When the National Young Farmers Coalition (NYFC) first formed in 2010, the group faced an uphill battle.
The organization, which operates as an independent nonprofit, represents a demographic that is both underserved and underrepresented in modern agriculture.
According to the USDA’s most recent Census of Agriculture report, the average American farmer is over 57 years old, just five years away from the average retirement age. Meanwhile, small family farms — the kind managed by most new and first-generation farmers — account for only 24% of agricultural production. That proportion has decreased since the early ’90s, with the industry shifting toward family farmers that are bigger, older and more established.
Hayley Wood, an urban farmer based in Austin, Texas, said the deck is stacked against her generation.
“I think young farmers are basically set up to fail in this economy,” she told In The Know.
Wood, freshly 25, is part of the coalition's now-10,000-strong organization of farmers. Among other things, the group empowers Gen Z and millennial growers by connecting them with grants, resources and a community of people who can relate to their struggles.
Bringing ‘climate resilience’ to farming
The coalition is deeply concerned with the kinds of people who grow our food and how they grow it. The organization’s stated goals include a heavy emphasis on sustainability, as well as racial and social justice advocacy in agriculture, a field in which over 95% of the producers are white.
Kelsey Keener, who runs the Sequatchie Cove Farm in Marion County, Tenn., said that many of these principles are what first drew him to the Young Farmers Coalition.
As a kid, he watched his family pick up their life in the city and move to Southern Tennessee, where they began experimenting with sustainable farming tactics.
“At that time, you could pull out a map of the entire country and probably mark a dot on every sustainable, organic-type farm in the whole country,” Keener, who’s in his early 30s, told In The Know. “And it would not be that many dots.”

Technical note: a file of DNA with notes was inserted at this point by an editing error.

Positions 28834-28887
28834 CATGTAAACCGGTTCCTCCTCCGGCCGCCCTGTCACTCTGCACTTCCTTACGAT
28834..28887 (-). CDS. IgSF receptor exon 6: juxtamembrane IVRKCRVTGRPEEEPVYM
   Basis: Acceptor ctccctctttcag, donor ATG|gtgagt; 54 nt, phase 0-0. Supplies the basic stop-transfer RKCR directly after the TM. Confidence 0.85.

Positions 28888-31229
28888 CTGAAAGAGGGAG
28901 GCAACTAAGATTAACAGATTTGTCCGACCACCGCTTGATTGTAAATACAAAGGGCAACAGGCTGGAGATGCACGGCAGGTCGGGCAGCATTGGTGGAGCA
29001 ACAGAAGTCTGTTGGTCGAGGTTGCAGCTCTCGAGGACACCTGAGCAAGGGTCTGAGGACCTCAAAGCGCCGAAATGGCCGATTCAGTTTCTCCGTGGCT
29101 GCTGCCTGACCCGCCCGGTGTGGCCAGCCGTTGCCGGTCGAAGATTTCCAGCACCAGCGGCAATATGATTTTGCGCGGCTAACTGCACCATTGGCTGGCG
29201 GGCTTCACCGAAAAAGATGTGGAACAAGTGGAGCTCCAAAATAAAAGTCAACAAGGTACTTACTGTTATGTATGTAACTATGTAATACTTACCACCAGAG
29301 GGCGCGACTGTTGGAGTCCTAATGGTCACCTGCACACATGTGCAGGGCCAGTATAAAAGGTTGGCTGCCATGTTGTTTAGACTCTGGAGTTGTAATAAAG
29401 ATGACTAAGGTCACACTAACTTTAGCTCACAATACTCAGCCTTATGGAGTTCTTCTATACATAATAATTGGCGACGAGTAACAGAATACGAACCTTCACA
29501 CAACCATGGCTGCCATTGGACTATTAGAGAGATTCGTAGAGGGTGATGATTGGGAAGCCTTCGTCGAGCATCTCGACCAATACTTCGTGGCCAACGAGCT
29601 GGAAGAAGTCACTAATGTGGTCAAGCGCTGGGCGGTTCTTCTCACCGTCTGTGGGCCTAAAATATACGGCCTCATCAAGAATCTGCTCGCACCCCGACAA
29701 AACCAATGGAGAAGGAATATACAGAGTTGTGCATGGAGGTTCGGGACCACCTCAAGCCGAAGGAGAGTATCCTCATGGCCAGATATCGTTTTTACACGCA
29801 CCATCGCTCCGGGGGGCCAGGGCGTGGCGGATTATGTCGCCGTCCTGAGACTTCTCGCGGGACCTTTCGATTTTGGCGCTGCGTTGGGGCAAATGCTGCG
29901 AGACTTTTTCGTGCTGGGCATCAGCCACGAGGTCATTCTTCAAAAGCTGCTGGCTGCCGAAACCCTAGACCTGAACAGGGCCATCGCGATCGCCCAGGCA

As Keener got older, he watched eco-conscious farming take off, thanks in large part to people around his own age.
“We’re just always striving to have the most sustainable practices possible,” Keener said of his own farm. “That’s [a] really important thing to us, taking care of the planet and taking care of this land we have.”
Keener is now a member of the coalition’s Southeast Tennessee chapter, in which he said his status as a second-generation farmer makes him a rarity. Most of his fellow members are the first farmers in their families, and many are figuring things out as they go along.
“There’s this younger generation of people who want to do the right thing,” Keener said. “They want to be environmentally conscious, but they don’t necessarily know how to.”
Sustainability was a big draw for Matt Sparacio, too. Sparacio, now also a Southeast Tennessee member, spent years working as a teacher in New Jersey. But one day, he and his brother had a life-changing discussion.
“We had this conversation about healthy, clean foods,” he said. “And where you could source proteins that weren’t raised in feedlots and in inhumane ways.”
Sparacio and his brother, Micah, wondered why their love of meat and their passion for ethical, sustainable farming couldn’t coexist. So, they set out to make it a reality. In 2015, the brothers left for Tracey City, Tenn., where they now run Cove Creek Farm.
At Cove Creek, the brothers prioritize environmentally sound practices, such as constantly moving their cattle to preserve their pasture’s ecology. That decision alone can help reduce manure buildup, water erosion and soil runoff.
Farming for “climate resilience” is one of coalition's main guiding principles. On a national level, this means appealing to Congress or highlighting farmers who are experimenting with new, eco-minded methods.
Locally, Sparacio said the group’s climate agenda is more about sharing knowledge and showing each other what works.
“A lot of times people associate farming and environmental policies with not being able to coexist, whereas I feel that they need to coexist,” he said.
A ‘scaffold’ for new farmers
At 40 years old, Sparacio is a senior member within the NYCF. As such, he’s heavily focused on mentoring the next generation.
“We kind of created the foundation for them with our local chapter, but we really want them to express their concerns going forward,” Sparacio said. “Because I’ve got 20 years of this physical labor left in me. But the younger ones have 40 years, and it’s gonna impact them more.”